Hail Satan! Anya Taylor-Joy, Ralph Ineson, Kate Dickie and Harvey Scrimshaw star in The Witch.
Director – Robert Eggers
Screenplay – Robert Eggers
Producer – Jay Van Hoy, Lars Knudsen, Jodi Redmond, Daniel Bekerman & Rodrigo Teixeira
Rated R for disturbing violent content and graphic nudity
In 17th century New England, William (Ralph Ineson) and his family – wife Katherine (Kate Dickie) and their children Thomasin (Anya Taylor-Joy), Caleb (Harvey Scrimshaw) and twins Mercy (Ellie Grainger) and Jonas (Lucas Dawson) – have been excommunicated from their Puritan plantation for somehow being too religious for even the Pilgrims. Now exiled, they soon find a spot of land near the edge of a forest to begin a new life.
Months later, the family has managed to do well for themselves with their own farm and Katherine has also given birth to their fifth child, Samuel. But after Samuel mysteriously goes missing one day, they discover an unknown evil that lurks within the woods, one that will test each family member’s faith and loyalty in ways they will never forget.
Following similarly low-budgeted, horror fare like The Babadook, It Follows and Goodnight Mommy, The Witch is the next indie fright flick that, unfortunately, like those aforementioned three, is being marketed as the next “horror shocker” when it actually aims to provide something more substantial than just cheap thrills and violent kills.
Even with its minimal budget, debut writer/director Robert Eggers (who’s signed on to helm the upcoming remake of the 1922 silent film horror classic Nosferatu) goes to great lengths to recapture the Crucible-esque look and feel of 17th century New England (the story takes place before the Salem witch trials). From the wonderful set and costume design to the casting choices (much like the bear in The Revenant, I’ll be petitioning heavily to get the black goat, here affectionately named “Black Phillip”, a Best Supporting Actor nod) to the spot-on period dialogue, some of which was adapted word-for-word from written records, Eggers shows a sharp eye for all the details of the period.
Eggers is diving deeper than many of the conventional horror flicks seek to do, which is why, like a number of the smaller-scale, more thought-provoking horror films that we’ve gotten over the past few years, I worry that people throwing around “scariest film of the year” is gonna lead mainstream horror fans or slasher junkies into thinking this is something it’s not, only to wind up massively disappointed.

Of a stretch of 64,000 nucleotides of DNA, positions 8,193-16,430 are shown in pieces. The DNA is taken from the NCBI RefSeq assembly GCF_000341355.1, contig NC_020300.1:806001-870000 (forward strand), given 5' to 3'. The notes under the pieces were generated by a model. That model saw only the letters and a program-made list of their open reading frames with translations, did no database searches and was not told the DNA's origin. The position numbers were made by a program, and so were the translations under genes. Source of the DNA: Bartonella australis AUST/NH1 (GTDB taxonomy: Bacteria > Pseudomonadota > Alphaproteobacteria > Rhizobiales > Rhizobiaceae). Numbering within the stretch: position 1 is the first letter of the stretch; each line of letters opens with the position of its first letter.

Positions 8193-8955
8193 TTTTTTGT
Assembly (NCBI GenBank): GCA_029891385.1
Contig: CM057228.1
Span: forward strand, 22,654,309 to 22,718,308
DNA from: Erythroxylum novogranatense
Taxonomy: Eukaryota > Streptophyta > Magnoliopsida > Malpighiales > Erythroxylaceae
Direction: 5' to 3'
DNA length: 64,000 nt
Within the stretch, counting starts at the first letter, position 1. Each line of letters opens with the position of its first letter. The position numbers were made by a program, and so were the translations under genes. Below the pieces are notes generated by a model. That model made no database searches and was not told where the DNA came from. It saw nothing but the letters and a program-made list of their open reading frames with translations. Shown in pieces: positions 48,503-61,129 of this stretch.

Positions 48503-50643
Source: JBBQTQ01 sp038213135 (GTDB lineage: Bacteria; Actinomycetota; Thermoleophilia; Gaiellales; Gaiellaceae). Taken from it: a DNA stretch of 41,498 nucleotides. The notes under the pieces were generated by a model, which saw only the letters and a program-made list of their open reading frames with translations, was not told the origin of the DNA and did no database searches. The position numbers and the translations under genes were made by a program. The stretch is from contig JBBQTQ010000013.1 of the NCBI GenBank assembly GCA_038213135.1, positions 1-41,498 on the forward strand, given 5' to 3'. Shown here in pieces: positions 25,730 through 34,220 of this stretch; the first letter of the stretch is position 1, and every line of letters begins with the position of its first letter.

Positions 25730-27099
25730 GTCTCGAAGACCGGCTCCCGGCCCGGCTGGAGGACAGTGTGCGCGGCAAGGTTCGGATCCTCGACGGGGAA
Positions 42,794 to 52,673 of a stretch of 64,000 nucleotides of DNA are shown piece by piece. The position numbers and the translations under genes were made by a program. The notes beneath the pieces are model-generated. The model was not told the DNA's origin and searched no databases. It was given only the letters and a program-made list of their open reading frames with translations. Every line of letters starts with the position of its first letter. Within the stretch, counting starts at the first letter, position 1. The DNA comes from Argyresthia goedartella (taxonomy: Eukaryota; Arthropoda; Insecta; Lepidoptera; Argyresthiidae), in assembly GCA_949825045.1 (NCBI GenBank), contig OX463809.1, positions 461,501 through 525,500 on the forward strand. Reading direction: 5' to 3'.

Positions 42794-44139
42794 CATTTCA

Yet that obviously shouldn’t deter you from seeing this film, that is unless you’re simply looking for cheap thrills. The Witch is frightening, but not in the “BOO!!” sense. Eggers slowly builds a sense of dread that lingers the very moment things go south for Thomasin and her family (Adam Stein’s impeccable, skin-crawling sound design adds to the dread), tormenting his characters through planted seeds of tragedy, doubt and distrust that slowly rot away into manipulation and religious paranoia. Much of the film’s terror comes from uncertainty what may or may not be lurking in the dark, and Eggers makes great use of light and shadow to prey on our fears, with Jarin Blaschke’s bleak cinematography and Mark Koven’s ominous score owing a big thank you to Stanley Kubrick’s The Shining.
Though the ambiguity of whether or not the family is just hysterical or truly haunted by something wicked that has come their way might be off-putting to those seeking a definitive answer, the true terror to be found in this film is not from any witch entity (though Eggers does treat us to a brief heart-stopping sequence in the woods involving a possible title character), but from this family slowly tearing itself apart from within.
The cast, though relatively unknown, is uniformly strong here. As the patriarch William, Ralph Ineson (the Harry Potter series, Game of Thrones, the BBC version of The Office) commands the screen with a deep, gravelly-voiced gravitas. Despite his imposing presence, his desperation to appease his paranoid wife and his inability to provide for his family diminish his stature as head of the household. Eggers does make a bit of a misstep in having William switch allegiances too abruptly, but despite the rushed transition, Ineson’s performance is pitch-perfect. Kate Dickie (also from Game of Thrones) plays the matriarch Katherine with enough the fierce rage and hysteria to set the world on fire.
Newcomer Anya Taylor-Joy delivers a fantastic turn and carries much of the film’s weight effortlessly, providing Thomasin, the film’s primary perspective, with a great deal of vulnerability and powerlessness. When such fragility is spurred on by the fact that she’s designated the scapegoat by pretty much every member of the family, she turns from delicate to intense in a convincing manner. Harvey Scrimshaw is equally strong as the conflicted younger brother Caleb, whose wandering eyes can’t help but notice his sister’s blossoming in certain areas (to make matters for his sister worse on the other end of the spectrum, she also has to deal with her mother’s deep mistrust of her). Even as a young actor, Scrimshaw’s required to not only tackle the period dialogue but also some of the more emotionally heavy scenes, but he accepts the challenge and succeeds wonderfully.
Eschewing cheap thrills and effects for an emphasis on mood and thought-provoking storytelling, The Witch works unsettling wonders as an exercise in tense, slow-building horror and is hopefully the beginning of two potentially strong careers for writer/director Robert Eggers and star Anya Taylor-Joy. Fans of conventional horror films may find nothing of interest here, but those who prefer the kind of horror that preys on our fears through the power of suggestion will come away from this highly satisfied.
I give The Witch an A- (★★★½ ).
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